Tuesday, July 17, 2007

Pg. 69: "The Tin Roof Blowdown"

Today's feature at the Page 69 Test: James Lee Burke's The Tin Roof Blowdown.

About the book, from the publisher:

In the waning days of summer, 2005, a storm with greater impact than the bomb that struck Hiroshima peels the face off southern Louisiana.

This is the gruesome reality Iberia Parish Sheriff's Detective Dave Robicheaux discovers as he is deployed to New Orleans. As James Lee Burke's new novel, The Tin Roof Blowdown, begins, Hurricane Katrina has left the commercial district and residential neighborhoods awash with looters and predators of every stripe. The power grid of the city has been destroyed, New Orleans reduced to the level of a medieval society. There is no law, no order, no sanctuary for the infirm, the helpless, and the innocent. Bodies float in the streets and lie impaled on the branches of flooded trees. In the midst of an apocalyptical nightmare, Robicheaux must find two serial rapists, a morphine-addicted priest, and a vigilante who may be more dangerous than the criminals looting the city.

In a singular style that defies genre, James Lee Burke has created a hauntingly bleak picture of life in New Orleans after Katrina. Filled with complex characters and depictions of people at both their best and worst, The Tin Roof Blowdown is not only an action-packed crime thriller, but a poignant story of courage and sacrifice that critics are already calling Burke's best work.

Among the early praise for The Tin Roof Blowdown:
The Tin Roof Blowdown is James Lee Burke’s best Dave Robicheaux novel since In the Electric Mist of the Confederate Dead, which means that it's Faulknerian. Recovering alcoholic Robicheaux goes out to do justice in the violent aftermath of Katrina – 'New Orleans was a song that went under the waves' – and the pols are behaving as badly as the cops, who are already in cahoots with the Mafia, and you can’t tell the race warriors from the vigilantes. Beneath the surface of these dark waters, in search of the body of a junkie priest, Robicheaux finds golden lights broken like Communion wafers.”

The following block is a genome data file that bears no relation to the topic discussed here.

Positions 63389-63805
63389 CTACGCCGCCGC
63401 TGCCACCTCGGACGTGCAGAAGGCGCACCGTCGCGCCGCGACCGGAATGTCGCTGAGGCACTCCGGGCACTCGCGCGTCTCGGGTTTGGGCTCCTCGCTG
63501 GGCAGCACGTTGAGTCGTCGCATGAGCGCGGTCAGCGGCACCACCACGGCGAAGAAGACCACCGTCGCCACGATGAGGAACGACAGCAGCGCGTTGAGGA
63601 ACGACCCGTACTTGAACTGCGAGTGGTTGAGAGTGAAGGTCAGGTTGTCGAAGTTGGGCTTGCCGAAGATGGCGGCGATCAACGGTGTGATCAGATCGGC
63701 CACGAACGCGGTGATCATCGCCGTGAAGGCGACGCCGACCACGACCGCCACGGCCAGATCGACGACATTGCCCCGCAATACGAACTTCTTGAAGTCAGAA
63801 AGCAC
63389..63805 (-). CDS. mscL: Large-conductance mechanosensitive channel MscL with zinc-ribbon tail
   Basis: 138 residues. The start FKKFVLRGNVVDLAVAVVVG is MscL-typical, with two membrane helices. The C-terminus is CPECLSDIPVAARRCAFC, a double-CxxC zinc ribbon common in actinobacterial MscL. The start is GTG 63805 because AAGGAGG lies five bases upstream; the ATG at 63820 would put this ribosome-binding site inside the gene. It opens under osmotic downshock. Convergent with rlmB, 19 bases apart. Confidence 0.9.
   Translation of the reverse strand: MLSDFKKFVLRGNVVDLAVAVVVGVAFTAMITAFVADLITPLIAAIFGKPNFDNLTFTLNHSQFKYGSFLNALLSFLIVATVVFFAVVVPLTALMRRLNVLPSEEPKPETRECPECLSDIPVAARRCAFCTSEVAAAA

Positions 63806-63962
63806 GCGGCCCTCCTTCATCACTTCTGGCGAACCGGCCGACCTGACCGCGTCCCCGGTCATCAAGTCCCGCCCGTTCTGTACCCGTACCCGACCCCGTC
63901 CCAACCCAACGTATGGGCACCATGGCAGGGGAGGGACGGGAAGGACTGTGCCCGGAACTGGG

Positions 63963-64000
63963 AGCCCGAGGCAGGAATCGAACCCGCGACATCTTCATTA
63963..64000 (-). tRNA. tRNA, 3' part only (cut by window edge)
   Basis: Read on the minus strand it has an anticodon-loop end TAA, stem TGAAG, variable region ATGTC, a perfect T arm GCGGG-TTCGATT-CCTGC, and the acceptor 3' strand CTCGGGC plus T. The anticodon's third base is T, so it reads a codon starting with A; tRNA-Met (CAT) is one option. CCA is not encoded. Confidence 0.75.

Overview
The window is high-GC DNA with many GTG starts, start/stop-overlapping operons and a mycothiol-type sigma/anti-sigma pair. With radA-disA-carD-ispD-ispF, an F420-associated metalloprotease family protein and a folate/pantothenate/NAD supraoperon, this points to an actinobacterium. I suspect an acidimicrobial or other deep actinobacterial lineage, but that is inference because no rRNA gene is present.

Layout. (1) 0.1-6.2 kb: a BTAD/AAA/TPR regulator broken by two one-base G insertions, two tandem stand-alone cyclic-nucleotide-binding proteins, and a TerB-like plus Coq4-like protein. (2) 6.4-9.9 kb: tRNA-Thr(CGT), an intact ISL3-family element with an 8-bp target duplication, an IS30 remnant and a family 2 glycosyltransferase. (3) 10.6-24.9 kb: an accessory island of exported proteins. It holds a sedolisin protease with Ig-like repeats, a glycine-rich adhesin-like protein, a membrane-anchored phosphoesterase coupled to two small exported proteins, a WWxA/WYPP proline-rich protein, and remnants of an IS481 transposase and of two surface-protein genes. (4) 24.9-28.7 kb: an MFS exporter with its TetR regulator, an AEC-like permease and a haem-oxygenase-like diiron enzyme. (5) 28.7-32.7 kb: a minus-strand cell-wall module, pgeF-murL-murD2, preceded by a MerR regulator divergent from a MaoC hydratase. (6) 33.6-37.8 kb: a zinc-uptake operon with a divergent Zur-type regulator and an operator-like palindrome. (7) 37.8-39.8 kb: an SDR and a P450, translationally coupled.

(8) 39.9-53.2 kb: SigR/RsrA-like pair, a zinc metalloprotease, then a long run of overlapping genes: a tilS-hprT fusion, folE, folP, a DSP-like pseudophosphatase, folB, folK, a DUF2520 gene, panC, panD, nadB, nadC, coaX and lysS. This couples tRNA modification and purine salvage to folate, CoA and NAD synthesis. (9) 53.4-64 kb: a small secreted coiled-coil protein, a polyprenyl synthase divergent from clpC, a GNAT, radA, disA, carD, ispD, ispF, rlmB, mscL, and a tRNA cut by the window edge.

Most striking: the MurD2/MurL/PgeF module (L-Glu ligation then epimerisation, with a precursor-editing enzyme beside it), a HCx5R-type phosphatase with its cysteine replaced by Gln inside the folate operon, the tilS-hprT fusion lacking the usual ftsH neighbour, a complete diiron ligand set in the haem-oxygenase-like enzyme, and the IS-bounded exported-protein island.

– John Leonard, Harper’s

“Katrina was no fictional event, and Burke writes about its aftermath as vividly and powerfully as any nonfiction chronicler… the novel’s power comes from the way it explores the tragedy of Katrina in a way that is perfectly in tune with the series, a kind of perfect storm brought together by the confluence of fictional and non-fictional realms.” ­
Booklist, starred review

“Burke creates dense, rich prose that draws the reader into a web of greed and violence. Each of his characters feels the hands of both grace and of perdition, and the final outcome of their struggle is never quite certain. Burke showcases all that was both right and wrong in our response to this national disaster, proving along the way that nobody captures the spirit of Gulf Coast Louisiana better.”
Publishers Weekly, starred review

“Apart from the operatically scaled evocation of the hurricane, a shattering portrait Burke was born to create, the most striking creation here is Bertrand Melancon, a lost soul who can’t decide whether he’s an avenger or a penitent.”
James Lee Burke, a rare winner of two Edgar Awards, is the author of over twenty novels, including such New York Times bestsellers as Bitterroot, Purple Cane Road, Cimarron Rose, Jolie Blon's Bounce, and Dixie City Jam.

Visit Burke's website and read an excerpt from The Tin Roof Blowdown.

The Page 69 Test: The Tin Roof Blowdown.

--Marshal Zeringue